John Carlo Malicsi, owner of Bruskos Barber Shop in the Philippine city of Calapan, has collected over two sacks of hair from his clientele over the last 10 days. He’s not alone. Residents across Palawan and Mindoro, popular tourist destinations in the Philippines, are rallying in all kinds of ways, including by donating human hair, to help contain an oil spill that threatens local coastal livelihoods just recovering from the economic downturn wrought by the COVID-19 pandemic.
An oil tanker capsized two weeks ago off the coast of Oriental Mindoro province, and the slick has been dispersing towards the waters of Palawan some 100 miles away. Palawan, an island province composed of an elongated landmass and thousands of tinier islands, is home to famous white-sand beaches frequented by international tourists, and it’s considered by UNESCO to be the country’s “last ecological frontier.”
Andy Capones, a local responder at the municipal disaster office in El Nido—a Palawan town famous for its biodiversity and tourist spots—tells TIME their office has already received nearly a ton of donations, including hair from barber shops as well as clothes and water bottles, all of which can be used for makeshift oil containment booms. Capones says the hair and clothes can be packed and strung together in a line to skim the oil, while the bottles would help keep it all afloat.
While the spill has not yet reached El Nido, Capones is worried it will deal a huge blow to their economy once it does, so he and other responders are preparing to do whatever they can to keep it at bay. “First off, it will affect our fishermen and our town,” he said. “If the spill enters our shores, our local tourism will shut down.”
What’s at risk
On Feb. 28, a tanker sank 400 meters deep in the waters of Oriental Mindoro, spilling the 800,000 liters of industrial oil it carried. Most of the slick swathed that province’s northeastern shores. By March 10, the black slick reached the shores of northeastern Palawan.
In a Philippine Senate hearing on Tuesday, Dr. Cesar Villanoy from the University of the Philippines Marine Science Institute said that based on scientific modeling, local monsoon winds were able to limit the coverage of the slick, but these winds are bound to stop in a few weeks, and may cause further spread of the spill.
More from TIME
Almost 140,000 people, including some 13,600 fisherfolk, have been affected by the spill across several municipalities, the Philippine Office of Civil Defense reported Tuesday. The national environment and natural resources department also said at least 21 protected marine areas are at risk, and the slick may also affect some 2,200 hectares of coral reefs and 1,600 hectares of mangroves.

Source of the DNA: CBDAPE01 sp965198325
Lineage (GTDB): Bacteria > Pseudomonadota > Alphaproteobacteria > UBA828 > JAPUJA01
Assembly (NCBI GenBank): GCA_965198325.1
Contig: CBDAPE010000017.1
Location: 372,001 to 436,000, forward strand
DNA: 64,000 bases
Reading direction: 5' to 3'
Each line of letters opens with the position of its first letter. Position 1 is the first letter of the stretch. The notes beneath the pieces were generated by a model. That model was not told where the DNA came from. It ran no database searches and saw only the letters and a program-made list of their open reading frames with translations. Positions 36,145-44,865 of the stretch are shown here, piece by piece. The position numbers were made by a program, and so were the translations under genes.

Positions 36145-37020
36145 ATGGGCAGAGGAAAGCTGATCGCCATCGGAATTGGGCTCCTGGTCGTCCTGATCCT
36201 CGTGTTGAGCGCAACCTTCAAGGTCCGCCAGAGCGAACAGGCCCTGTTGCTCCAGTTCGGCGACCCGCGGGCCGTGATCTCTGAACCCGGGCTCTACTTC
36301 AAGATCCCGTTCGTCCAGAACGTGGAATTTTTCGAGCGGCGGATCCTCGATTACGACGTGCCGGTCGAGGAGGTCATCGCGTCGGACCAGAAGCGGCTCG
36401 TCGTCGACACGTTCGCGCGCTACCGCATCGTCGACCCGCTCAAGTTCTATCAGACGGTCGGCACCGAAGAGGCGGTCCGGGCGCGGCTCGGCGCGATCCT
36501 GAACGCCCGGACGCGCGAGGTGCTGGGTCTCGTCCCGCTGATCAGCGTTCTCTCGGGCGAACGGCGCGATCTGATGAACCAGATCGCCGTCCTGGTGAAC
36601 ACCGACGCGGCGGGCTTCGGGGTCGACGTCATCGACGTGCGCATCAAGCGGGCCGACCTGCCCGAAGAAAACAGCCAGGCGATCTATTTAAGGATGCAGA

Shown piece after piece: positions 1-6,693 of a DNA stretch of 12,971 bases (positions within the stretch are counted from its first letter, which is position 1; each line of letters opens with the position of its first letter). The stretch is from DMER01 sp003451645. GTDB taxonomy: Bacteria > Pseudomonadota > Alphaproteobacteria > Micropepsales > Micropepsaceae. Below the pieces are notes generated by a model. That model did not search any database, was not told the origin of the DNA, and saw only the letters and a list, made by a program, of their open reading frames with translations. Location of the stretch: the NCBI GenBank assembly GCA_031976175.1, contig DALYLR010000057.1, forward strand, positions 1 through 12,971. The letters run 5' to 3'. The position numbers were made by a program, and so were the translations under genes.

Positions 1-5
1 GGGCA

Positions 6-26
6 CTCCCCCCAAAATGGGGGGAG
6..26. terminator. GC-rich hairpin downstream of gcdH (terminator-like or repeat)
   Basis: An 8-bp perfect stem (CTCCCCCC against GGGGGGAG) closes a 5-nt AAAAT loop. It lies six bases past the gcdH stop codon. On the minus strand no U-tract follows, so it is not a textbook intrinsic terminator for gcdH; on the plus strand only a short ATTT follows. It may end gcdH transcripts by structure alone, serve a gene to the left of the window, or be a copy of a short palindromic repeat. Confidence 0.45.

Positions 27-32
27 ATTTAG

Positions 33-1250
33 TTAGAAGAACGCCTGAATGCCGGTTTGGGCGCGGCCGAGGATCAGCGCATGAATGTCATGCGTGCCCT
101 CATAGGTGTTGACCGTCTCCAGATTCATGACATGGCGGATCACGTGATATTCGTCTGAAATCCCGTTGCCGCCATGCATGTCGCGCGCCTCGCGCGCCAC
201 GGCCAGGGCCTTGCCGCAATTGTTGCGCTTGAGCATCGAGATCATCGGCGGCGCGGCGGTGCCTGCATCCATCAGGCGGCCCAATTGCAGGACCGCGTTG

In response to the economic crisis brought on by the pandemic, the Southeast Asian nation of 110 million announced hopes to invite 4.8 million tourists this year, but the spill has already begun to put a damper on the planned bounceback. Reuters reported last week that in Oriental Mindoro, some scheduled visitors have canceled their bookings in resorts because of the spill.
“We thought that after COVID, our struggles have ended,” Jennifer Cruz, the mayor of Pola, one of the municipalities affected by the spill, lamented to CNN Philippines. “Apparently not.”
President Ferdinand Marcos Jr. ordered the cleanup of the oil spill to be completed in four months. The Philippines has asked for the help of the U.S. government, while Japan has also offered assistance.
How effective is hair?
Wary of the impact on coastal businesses dependent on the shore’s pristine waters, Philippine residents have volunteered to help clean the spill, using anything from buckets and coconut husks to even, yes, hair clippings.
Hair has actually been scientifically proven to treat oil waste thanks to its porousness as well as oil’s natural affinity to it.
“Hair is adsorbent not absorbent,” according to the San Francisco-based organization Matter of Trust, which has been making oil cleanup booms from hair, pet fur, and fleece since 2000. “Hair doesn’t swell up like a sponge, instead the oil coats the entire surface area of the hair, and because of the sheer volume, it is a very efficient material.”
In 1989, an Alabama-based hair stylist Philip McCrory first designed a prototype device that used hair to collect oil. NASA tested the technology and found that it worked well. A 2018 study from researchers at the University of Technology Sydney found that booms made from untreated human hair were “significantly better” at collecting crude oil pollution from water, compared to other materials like cotton byproducts and cellulose.
This isn’t the first time the Philippines has collected hair to clean oil waste: in 2006, a nationwide drive even prompted prison inmates to shave their heads and chests to help mop up some 189,000 liters of industrial fuel off the central island province of Guimaras.
But not all hair will help. Dr. Irene Rodriguez, associate professor at the Marine Science Institute, cautions that hair has to be prepared carefully and disposed of properly afterwards. “Eventually, these will lead to problems if the hair with oil will just stay in the environment,” she tells TIME, adding that the same waste management practices must also apply to other indigenous oil skimming methods, like using husks and other biomass materials. “Volunteerism is always welcome,” Rodriguez says, “but we always have to weigh all the efforts that we’re putting in.”
Malicsi of Bruskos Barber Shop had to put his donation drive on hold after the Philippine Coast Guard said chemicals from his collected hair clippings may cause further marine pollution. For now though, he’s holding on to the trimmings, hoping to find some other use for them. “At the back of my mind, if [there] is something that is doable, or could help in the oil spill incident, I might find another way,” he says.
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